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Frequently Asked Questions

The BioSure Test is suitable for anyone aged 16 and over, we do not recommend self testing for juveniles under the age of 16

The window period is the time from infection to the time that your body starts to produce antibodies to the virus itself. You can test for antibodies from as little as 7 days after the onset of symptoms, but if your test result is negative , this does mean you have not been infected. You should use caution and re-test 7 days later.

If you have received a positive result, you have had antibodies to COVID19 and this means that you have previously been infected with COVID19. Please check with https://www.nhs.uk/ and https://www.gov.uk/coronavirus for the latest updates.

There is no clear guidance on when you stop shedding the virus, you can still be infectious at the early stages of detectable antibodies. If you have experienced symptoms you should self isolate for at least 14 days, plus 72 hours of no symptoms.

If you have tested 7 days past your initial infection and received a negative result you may need to re-test again for antibodies. You should retest after any COVID-19 symptoms after at least 7 days.

If you have tested 7 days past your initial infection and received a negative result you may need to re-test again for antibodies. You should retest after any COVID-19 symptoms after at least 7 days.

We collected blood in the validation period of the COVID-19 Antibody Test. Your blood sample will be used to carry out essential testing towards the BioSURE COVID-19 Test

Your data will be used to identify your sample and tell us more information about your symptoms, date of symptoms and for epidemilogical research.

IgG antibodies will tell you if you have previously had COVID19, IgM antibodies tell you if you currently have COVID19

A rapid test is a qualitative test that will tell you your result in minutes

A CE marking is a regulatory certification mark that indicates conformity with health, safety, and environmental protection standards for products

A Rapid test is designed for use where a preliminary screening result is required, other rapid tests would be pregnancy tests and our HIV Self Test. There are other professional rapid tests for use in a professional medical environment and occupational health

An antibody test looks for antibodies in the blood, whereas an antigen test looks for antigens in the blood

At COVID-19 is a novel virus ( new) there is no conclusive data that anyone has immunity against COVID-19

You can use the test if you have not experienced any symptoms

Please read our information leaflet

The COIVID-19 Antibody test reads positive 2 lines if you have antibodies and 1 line if you are negative, and have no antbodie

Yes, you will record your results on our dedicated app with your unique code

You screen shot your unique code, followed by your results on your device

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Testing for COVID-19 will tell you whether you have had the virus

There is no research to advise whether you can catch COVID-19 on more than one occasion, therefore please use caution and adhere to guidelines set by gov.uk and NHS.co.uk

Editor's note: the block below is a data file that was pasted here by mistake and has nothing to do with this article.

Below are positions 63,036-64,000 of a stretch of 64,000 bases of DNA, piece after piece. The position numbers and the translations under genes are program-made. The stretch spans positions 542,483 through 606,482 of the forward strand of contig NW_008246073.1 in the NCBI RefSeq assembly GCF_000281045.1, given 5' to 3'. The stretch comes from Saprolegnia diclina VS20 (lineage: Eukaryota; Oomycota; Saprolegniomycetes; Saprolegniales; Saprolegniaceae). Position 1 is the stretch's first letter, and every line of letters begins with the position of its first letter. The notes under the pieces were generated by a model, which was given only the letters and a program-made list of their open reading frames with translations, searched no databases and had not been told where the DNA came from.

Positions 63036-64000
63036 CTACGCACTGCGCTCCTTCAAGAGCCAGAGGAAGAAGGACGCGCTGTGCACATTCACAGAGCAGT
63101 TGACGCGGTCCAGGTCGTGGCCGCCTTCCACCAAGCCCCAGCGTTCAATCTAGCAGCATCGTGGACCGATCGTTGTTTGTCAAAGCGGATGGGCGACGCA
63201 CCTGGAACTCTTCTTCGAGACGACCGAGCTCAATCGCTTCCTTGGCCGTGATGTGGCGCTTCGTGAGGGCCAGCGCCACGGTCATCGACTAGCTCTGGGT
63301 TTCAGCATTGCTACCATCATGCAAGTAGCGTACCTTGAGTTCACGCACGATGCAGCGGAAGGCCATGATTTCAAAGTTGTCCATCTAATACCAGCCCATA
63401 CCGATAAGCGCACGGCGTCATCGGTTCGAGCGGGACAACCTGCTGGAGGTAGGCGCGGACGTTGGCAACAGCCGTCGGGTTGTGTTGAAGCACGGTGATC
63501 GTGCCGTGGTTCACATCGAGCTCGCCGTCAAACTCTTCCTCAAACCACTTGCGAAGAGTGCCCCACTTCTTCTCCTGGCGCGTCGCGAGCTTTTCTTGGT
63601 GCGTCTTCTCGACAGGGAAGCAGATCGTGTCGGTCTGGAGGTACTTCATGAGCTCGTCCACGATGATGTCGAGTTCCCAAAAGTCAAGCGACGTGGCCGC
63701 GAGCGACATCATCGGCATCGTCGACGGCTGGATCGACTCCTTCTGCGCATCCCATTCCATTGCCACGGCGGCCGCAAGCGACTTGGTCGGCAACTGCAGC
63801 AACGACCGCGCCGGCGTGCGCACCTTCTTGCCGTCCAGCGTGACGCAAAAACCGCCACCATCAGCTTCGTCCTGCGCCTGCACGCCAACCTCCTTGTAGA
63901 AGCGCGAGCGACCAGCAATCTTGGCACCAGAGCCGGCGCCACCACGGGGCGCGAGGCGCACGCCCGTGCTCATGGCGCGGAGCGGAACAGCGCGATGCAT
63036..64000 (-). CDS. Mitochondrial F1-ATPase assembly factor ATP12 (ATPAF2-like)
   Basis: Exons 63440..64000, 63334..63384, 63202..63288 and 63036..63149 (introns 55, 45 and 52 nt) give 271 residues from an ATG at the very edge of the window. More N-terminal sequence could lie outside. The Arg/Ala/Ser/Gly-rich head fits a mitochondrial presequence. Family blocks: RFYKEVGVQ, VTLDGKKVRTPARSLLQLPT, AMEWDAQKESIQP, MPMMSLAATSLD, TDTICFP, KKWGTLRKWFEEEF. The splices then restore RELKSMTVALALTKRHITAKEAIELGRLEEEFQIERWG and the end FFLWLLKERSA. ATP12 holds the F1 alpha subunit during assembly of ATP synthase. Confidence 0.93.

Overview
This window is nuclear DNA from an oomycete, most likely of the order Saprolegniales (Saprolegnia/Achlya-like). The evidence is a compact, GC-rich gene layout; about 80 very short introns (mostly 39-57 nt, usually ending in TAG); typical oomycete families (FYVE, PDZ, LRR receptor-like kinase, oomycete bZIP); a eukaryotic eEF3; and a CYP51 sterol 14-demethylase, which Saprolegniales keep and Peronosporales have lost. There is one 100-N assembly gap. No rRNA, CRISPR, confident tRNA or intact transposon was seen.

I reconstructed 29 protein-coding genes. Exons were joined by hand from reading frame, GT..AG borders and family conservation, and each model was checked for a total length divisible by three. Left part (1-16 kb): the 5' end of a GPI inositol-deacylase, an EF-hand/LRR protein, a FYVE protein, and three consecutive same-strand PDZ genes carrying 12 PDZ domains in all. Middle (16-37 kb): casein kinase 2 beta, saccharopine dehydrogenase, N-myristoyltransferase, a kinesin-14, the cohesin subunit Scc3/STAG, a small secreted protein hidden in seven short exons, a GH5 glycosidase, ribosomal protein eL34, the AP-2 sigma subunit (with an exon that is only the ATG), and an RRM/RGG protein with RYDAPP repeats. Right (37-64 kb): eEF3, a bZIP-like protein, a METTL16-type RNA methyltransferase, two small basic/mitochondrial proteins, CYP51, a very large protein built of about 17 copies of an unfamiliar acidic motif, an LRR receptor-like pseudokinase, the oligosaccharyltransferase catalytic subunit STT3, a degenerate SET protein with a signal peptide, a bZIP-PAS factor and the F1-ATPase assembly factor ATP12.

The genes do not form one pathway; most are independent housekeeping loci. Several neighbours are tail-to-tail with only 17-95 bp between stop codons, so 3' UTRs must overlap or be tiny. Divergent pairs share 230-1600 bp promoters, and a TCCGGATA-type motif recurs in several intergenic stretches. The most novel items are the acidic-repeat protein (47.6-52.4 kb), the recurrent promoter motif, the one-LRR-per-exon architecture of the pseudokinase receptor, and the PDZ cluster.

COVID19 is a respiratory virus that is spread through respiratory droplets when an infected person sneezes or coughs in a close proximity to another person. The virus can also be spread through contact via droplets falling onto surfaces.

If a person is said to be asymptomatic, they may have the virus but may not present any symptoms

Research suggests that children are more able to fight off the virus but this does not exclude them from contracting the virus and spreading it onto others

COVID-19 and SARS are similar in many ways. Both are respiratory illness caused by coronavirus. Both are believed to have originated in bats jumping to human via an intemediate host. They spread by respiratory droplets when a person with the transmits the virus. They have similar stability in the air and various surfaces. Can lead to potentially serious illness sometimes requireing oxygen. Both have symptoms that can become worse later in the illness. Both have similar risk groups such as adults with underlying health conditions. Neither have any specific treatments or vaccines.

Symptoms of COVID19 include fever, shortness of breath, fatigue, cough but are not limited to headache, nausea, diarhorrea, loss of taste and smell, aches and pains, sore throat, runny nose

Individuals who are aged 70 and above and those who have underlying health conditions may be at more of a risk than others

Coronaviruses have been known to infect humans previously. It is thought that they are passed onto humans from other animals. COVID19 is a recent strain of the coronavirus and differs from other strains…

People aged over 70, those who have underlying health conditions, those who receive a annual flu jab

There is currently not a vaccine for COVID19

There is currently no treatment for COVID19. Most people who contract the virus get better without any special treatment

There is currently no cure for COVID19

Government guidelines are suggested that you stay at home to protect yourself and stop the virus from spreading. Wash your hands frequently, other studies also suggest to eat a balanced diet to support your immune system.

If you are feeling unwell, stay inside and self isolate for a period of 14 days

If you or someone you live with is experiencing symptoms

A second wave of lock down would indicate a further outbreak of COVID-19 and lockdown measures would be re established.